Are we committing violence with our mouth?

When we grow in wisdom, we learn to live more consciously. We inspect our habitual actions and their consequences in an interconnected universe. By such conscious self-observation, we may realize that we are guilty of culinary violence through meat-eating. Once we understand that our food choices are causing immense pain, even death, to other living beings, we may naturally become vegetarian. All the more so when we discover that cruelty-free food can be both nutritious and delicious. 

While some of us may need to become more conscious of what goes inside our mouth, others may need to become more conscious of what comes out of it. We may nonchalantly speak harsh words that can break hearts, rip families apart, end long-standing alliances, incite riots, even trigger wars. 

Pertinently, Gita wisdom recommends regulation of both our eating and our speaking. Austerity of eating means to not eat impulsively, but be more principled in our dietary choices (Bhagavad-gita 17.08-10). Austerity of speaking means to not speak impulsively, but to carefully choose words that are both truthful and tactful so that they persuade rather than alienate (17.15). 

Are we sometimes more conscious of culinary violence than verbal violence? Yes, because our culture may stress the consequences of culinary violence. Also, we may justify verbal violence: strong speaking is sometimes necessary to free people from their misconceptions. While that’s true, we may forget a critical truth: using strong words is like using firearms to protect people from criminals. While using firearms, we are extremely careful to target criminals, not general people. While using harsh words, are we similarly cautious in targeting misconceptions, not the holders of those misconceptions?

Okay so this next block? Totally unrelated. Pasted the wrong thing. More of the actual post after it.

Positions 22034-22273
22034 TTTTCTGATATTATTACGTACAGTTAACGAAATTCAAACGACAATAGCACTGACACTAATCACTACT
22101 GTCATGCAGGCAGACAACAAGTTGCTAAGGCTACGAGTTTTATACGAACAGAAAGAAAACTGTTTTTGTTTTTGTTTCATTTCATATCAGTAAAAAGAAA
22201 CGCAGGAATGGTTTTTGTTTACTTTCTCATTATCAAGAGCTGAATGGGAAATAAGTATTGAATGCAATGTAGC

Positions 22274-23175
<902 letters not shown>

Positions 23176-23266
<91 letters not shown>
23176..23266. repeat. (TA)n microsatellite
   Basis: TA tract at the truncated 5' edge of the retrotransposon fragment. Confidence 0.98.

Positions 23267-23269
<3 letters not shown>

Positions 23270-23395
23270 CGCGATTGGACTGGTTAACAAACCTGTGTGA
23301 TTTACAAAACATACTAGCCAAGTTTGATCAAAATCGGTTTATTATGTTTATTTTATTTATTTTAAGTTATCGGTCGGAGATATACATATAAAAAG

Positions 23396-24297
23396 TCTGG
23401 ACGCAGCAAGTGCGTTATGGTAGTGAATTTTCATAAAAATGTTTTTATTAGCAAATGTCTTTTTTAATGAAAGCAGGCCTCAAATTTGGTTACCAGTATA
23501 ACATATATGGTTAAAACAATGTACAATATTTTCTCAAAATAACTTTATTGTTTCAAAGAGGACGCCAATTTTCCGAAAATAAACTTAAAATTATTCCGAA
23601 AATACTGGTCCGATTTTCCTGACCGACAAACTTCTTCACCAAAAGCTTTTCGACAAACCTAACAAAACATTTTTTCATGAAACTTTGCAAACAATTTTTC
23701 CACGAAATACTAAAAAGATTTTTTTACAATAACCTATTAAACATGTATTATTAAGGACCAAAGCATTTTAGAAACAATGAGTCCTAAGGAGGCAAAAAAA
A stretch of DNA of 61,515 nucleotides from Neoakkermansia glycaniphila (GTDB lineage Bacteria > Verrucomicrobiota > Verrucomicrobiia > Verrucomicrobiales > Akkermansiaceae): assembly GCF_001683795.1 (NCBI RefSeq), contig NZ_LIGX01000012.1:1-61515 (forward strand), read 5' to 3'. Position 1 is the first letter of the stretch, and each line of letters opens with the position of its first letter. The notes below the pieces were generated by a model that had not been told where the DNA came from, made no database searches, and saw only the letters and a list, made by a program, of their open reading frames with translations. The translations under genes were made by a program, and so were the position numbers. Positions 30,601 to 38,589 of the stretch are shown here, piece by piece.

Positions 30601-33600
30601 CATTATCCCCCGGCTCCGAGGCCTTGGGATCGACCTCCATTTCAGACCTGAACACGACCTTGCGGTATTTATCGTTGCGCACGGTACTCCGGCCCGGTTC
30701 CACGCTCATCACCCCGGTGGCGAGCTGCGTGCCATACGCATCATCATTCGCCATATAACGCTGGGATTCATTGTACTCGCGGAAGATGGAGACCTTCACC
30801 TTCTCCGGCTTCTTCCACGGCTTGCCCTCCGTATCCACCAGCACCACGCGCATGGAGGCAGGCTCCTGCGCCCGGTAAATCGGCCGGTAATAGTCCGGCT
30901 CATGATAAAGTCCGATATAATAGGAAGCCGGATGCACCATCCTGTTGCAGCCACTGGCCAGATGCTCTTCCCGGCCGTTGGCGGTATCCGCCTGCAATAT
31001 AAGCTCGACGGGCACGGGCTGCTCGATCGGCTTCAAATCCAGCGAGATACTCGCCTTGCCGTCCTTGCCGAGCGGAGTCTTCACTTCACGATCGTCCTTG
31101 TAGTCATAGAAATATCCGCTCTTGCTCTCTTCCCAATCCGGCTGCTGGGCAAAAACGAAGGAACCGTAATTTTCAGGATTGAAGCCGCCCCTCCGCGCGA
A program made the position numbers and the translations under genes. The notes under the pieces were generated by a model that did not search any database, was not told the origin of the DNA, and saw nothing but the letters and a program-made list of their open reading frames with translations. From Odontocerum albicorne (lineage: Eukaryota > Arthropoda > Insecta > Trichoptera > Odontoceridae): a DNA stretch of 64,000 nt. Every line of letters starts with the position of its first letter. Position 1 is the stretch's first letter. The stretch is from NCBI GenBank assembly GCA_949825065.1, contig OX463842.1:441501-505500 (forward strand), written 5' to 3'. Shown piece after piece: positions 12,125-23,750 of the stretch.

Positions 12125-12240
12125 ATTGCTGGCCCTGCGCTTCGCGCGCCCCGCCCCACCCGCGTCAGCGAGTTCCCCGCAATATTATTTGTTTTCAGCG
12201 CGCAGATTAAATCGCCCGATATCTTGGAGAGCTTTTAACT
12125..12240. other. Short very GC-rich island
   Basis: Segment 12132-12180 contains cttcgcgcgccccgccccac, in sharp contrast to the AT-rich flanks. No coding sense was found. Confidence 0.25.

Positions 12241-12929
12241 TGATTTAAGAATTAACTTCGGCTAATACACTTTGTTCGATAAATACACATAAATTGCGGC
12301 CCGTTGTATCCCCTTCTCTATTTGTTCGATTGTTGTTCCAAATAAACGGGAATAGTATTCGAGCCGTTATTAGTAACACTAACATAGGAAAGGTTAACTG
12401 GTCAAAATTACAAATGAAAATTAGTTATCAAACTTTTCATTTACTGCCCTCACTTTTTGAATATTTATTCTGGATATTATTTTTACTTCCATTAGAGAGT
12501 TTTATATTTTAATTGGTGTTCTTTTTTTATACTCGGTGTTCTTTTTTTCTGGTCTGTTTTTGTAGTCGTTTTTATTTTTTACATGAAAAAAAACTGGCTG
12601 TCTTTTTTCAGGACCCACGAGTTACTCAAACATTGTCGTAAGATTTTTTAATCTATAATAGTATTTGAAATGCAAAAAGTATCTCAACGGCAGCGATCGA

One-sentence summary: 

Just as we regulate the food that goes into our mouth, regulate the words that come out of it too. 

Think it over:

  • How can the things coming out of our mouth have grave consequences?
  • Why may we be more conscious of culinary violence than verbal violence?
  • Have you ever realized the deadly power of verbal violence? How can you use that realization to minimize such violence?


17.15: Austerity of speech consists in speaking words that are truthful, pleasing, beneficial, and not agitating to others, and also in regularly reciting Vedic literature.

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  1. Thank you for this amazing insight.

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